Remembering the Day George H. W. Bush Became a Polar Bear
The ceremony had been forced indoors by “ominous” skies at a time when those responsible for the vice president’s security weren’t taking any chances. It had been just over a year since President Ronald Reagan had been gravely wounded by a gunman outside a Washington, DC, hotel, and a Secret Service detail arrived on the Bowdoin campus nearly a week before the big day to plan security measures. In anticipation of a ceremony outside, the Secret Service had inspected the heating system beneath the Quad and ordered manhole covers to be spot welded ahead of the event. But when it looked like the skies might open for the third time in the previous five commencements, graduation was shifted inside.
This was more than a decade before a tent would be installed on the steps of the Walker Art Building to shield the stage party from the elements and before the construction of Farley Field House and, later, Watson Arena meant that everyone attending an indoor graduation at Bowdoin would be able to find a seat. On that day—May 29, 1982—Morrell Gym was filled to capacity, and not everyone was so lucky. With the gym beginning to exceed a safe capacity, the Secret Service ordered the doors closed. But, despite the crowds and sticky temperatures, spirits were hardly dampened for those inside as 358 seniors received bachelor of arts degrees from President A. LeRoy Greason.
Accompanied to campus by his wife, Barbara Pierce Bush—a distant cousin of Bowdoin graduates Franklin Pierce and Henry Wadsworth Longfellow—the vice president enjoyed Bowdoin’s 177th Commencement seated next to Merton G. Henry ’50, chair of Bowdoin’s board of trustees. Neither Bush nor any of the five other honorary degree recipients offered remarks that day—in keeping with Bowdoin tradition the only speakers were graduating seniors, including Wanda E. Fleming, Jeffrey P. Hopkins, Christopher Kraus, and Hermon E. Fleming Jr. The Old Guard marshal was William H. Thalheimer ’27—who would go on to donate the family property on Orr’s Island that is today Bowdoin’s Schiller Coastal Studies Center. Professor of Psychology Alfred H. Fuchs served as faculty marshal. Actor Gary Merrill ’37 offered several readings at the ceremony, and when the time came, President Greason awarded Vice President Bush an honorary doctor of laws degree while a phalanx of kneeling photographers recorded the moment for the national news.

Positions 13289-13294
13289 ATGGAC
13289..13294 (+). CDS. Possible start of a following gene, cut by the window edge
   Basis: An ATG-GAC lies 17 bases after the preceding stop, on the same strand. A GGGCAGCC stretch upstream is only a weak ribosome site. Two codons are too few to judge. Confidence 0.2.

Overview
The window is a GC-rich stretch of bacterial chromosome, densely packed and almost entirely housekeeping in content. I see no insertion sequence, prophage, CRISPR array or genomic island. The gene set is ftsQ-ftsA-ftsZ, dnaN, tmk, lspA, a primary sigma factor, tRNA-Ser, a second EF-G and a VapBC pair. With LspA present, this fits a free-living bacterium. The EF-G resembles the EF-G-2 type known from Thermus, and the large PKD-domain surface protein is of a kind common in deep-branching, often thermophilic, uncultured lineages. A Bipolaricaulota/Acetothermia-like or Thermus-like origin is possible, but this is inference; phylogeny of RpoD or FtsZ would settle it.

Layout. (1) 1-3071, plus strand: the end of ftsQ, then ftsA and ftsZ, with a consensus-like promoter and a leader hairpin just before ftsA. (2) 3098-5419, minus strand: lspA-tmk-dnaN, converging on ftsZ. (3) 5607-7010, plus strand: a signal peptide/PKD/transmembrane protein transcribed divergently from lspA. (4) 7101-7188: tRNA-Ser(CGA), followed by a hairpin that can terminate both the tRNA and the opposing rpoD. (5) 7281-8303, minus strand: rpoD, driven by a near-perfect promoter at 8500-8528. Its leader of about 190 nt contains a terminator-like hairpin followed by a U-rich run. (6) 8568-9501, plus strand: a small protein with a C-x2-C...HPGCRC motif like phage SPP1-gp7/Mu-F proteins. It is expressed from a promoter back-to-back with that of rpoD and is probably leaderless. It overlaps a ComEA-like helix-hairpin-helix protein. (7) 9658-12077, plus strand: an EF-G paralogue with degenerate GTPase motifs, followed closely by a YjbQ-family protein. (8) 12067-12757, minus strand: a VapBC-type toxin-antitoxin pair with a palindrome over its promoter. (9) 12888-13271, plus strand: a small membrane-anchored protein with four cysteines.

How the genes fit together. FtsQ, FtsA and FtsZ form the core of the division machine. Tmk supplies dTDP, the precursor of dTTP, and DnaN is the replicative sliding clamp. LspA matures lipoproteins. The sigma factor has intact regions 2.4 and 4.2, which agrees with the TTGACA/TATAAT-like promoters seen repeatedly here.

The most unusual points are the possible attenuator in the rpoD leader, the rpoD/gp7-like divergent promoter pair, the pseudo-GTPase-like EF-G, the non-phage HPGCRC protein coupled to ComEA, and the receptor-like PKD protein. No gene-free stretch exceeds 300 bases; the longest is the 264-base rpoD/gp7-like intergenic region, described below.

“In welcoming you to our Bowdoin community, we welcome a man of justifiable national prominence—and we welcome a Maine neighbor,” read the honorary degree citation, acknowledging Bush’s family ties to Kennebunkport, Maine, where he spent nearly every summer of his life—including a final summer this year.
It wouldn’t be the last time George H. W. Bush visited the Bowdoin campus—in the late 1990s, well after his years in public service, he was spotted in the bleachers near Farley Field House cheering on a nephew whose Colby Mules were battling Bowdoin in men’s lacrosse—but the experience of that 1982 Commencement prompted Bowdoin to debate the wisdom of awarding an honorary degree to a sitting political figure of such prominence.
"A Loss to the Nation"
Former Maine US Senator George J. Mitchell, a member of the Bowdoin College Class of 1954, called Bush’s passing “...a loss to the nation” in an interview broadcast Sunday morning on National Public Radio’s “Weekend Edition.”
Mitchell, a Democrat who served as majority leader of the Senate during the Bush administration, remembered that he and Bush “often disagreed, but you knew where you stood.” “I trusted his word,” said Mitchell.
Mitchell noted that without the “hyper-partisanship” that exists today, the two were able—despite their political differences—to enact landmark legislation like the Clean Air Act of 1990 and the Americans With Disabilities Act.
Bush, said Mitchell, was “an honorable man, a decent person, a good American…really a war hero. He devoted his life to improving the wellbeing of the people of his country.”
Still, it was a day to remember—the day the man who would go on to serve as the forty-first president of the United States became an honorary Bowdoin Polar Bear.